Is it possible to make an irregular polyhedron using only polygons of, say, six, seven and eight sides? The answer (rather surprisingly) is 'no', but how do we prove a statement like this?
Here is a proof of Euler's formula in the plane and on a sphere together with projects to explore cases of the formula for a polygon with holes, for the torus and other solids with holes and the. . . .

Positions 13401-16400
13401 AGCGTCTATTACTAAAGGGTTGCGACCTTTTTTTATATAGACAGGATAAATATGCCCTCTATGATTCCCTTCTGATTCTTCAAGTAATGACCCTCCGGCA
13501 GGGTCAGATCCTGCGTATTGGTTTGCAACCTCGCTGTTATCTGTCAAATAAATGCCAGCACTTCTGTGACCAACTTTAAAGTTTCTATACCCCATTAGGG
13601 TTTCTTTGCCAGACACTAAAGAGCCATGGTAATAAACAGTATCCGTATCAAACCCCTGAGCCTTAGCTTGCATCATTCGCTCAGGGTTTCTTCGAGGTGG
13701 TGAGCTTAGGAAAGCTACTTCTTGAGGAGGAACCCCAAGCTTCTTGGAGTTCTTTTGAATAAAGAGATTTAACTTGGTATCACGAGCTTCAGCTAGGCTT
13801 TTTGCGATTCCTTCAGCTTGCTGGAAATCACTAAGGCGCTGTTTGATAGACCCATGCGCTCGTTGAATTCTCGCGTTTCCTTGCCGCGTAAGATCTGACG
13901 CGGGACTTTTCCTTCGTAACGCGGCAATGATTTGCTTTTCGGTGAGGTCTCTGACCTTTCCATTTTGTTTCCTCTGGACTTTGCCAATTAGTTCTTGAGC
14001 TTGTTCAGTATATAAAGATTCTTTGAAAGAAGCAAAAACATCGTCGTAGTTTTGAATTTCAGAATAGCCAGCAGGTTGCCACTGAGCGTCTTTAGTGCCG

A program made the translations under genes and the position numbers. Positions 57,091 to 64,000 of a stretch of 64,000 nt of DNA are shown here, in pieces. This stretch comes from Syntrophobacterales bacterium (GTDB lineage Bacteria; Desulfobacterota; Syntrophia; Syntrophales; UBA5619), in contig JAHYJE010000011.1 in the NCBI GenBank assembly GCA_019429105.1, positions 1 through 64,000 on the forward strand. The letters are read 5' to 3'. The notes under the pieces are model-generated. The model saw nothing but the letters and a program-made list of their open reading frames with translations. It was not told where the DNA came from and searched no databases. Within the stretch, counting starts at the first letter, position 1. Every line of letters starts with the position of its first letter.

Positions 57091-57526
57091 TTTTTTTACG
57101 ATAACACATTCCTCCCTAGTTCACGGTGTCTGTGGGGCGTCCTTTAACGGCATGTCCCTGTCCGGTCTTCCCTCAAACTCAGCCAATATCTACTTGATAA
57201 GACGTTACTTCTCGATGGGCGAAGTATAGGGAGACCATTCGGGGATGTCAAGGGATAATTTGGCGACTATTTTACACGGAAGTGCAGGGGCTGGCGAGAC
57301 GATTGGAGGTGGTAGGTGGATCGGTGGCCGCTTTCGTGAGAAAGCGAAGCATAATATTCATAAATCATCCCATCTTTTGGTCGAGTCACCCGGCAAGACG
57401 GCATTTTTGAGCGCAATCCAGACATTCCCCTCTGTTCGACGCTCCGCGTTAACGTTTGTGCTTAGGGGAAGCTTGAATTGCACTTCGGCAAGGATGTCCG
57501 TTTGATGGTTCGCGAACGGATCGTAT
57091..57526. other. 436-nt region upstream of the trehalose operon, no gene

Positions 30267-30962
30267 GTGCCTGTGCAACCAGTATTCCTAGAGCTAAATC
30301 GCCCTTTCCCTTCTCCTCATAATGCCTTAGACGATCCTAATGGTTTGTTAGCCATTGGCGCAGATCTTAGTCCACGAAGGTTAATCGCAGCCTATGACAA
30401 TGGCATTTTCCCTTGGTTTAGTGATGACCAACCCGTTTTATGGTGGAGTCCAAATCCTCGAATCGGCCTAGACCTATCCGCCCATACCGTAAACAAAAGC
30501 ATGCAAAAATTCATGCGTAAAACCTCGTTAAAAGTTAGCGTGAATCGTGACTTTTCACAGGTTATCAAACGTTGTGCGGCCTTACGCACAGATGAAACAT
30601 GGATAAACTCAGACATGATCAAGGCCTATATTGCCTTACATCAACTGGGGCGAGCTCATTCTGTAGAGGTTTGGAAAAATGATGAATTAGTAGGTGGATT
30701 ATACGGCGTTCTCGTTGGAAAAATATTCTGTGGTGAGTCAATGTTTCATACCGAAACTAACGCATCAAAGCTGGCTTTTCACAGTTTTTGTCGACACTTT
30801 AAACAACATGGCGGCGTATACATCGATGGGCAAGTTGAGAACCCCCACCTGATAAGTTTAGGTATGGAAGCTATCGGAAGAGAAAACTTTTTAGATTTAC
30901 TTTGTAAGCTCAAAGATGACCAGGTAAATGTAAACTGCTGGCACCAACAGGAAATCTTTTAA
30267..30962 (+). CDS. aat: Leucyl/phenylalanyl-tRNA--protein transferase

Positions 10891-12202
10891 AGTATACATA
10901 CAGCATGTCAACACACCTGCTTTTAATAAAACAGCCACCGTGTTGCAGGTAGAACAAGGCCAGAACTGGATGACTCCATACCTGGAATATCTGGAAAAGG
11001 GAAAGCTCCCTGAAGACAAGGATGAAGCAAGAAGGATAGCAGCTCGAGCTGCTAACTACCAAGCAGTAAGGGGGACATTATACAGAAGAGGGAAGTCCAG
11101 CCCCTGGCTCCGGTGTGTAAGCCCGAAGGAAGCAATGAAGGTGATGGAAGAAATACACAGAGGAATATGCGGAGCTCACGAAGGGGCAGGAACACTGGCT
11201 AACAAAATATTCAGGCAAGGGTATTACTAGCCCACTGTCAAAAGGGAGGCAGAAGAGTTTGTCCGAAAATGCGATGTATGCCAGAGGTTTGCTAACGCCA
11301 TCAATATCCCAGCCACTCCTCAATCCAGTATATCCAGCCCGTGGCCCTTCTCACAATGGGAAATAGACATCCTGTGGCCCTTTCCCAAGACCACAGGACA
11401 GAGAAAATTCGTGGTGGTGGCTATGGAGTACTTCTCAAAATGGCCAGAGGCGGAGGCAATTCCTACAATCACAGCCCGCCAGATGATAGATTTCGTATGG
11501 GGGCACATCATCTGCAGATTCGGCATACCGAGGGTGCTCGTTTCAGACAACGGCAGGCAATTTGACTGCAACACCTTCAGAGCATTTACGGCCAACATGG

How many different colours of paint would be needed to paint these
pictures by numbers?
Some simple ideas about graph theory with a discussion of a proof
of Euler's formula relating the numbers of vertces, edges and faces
of a graph.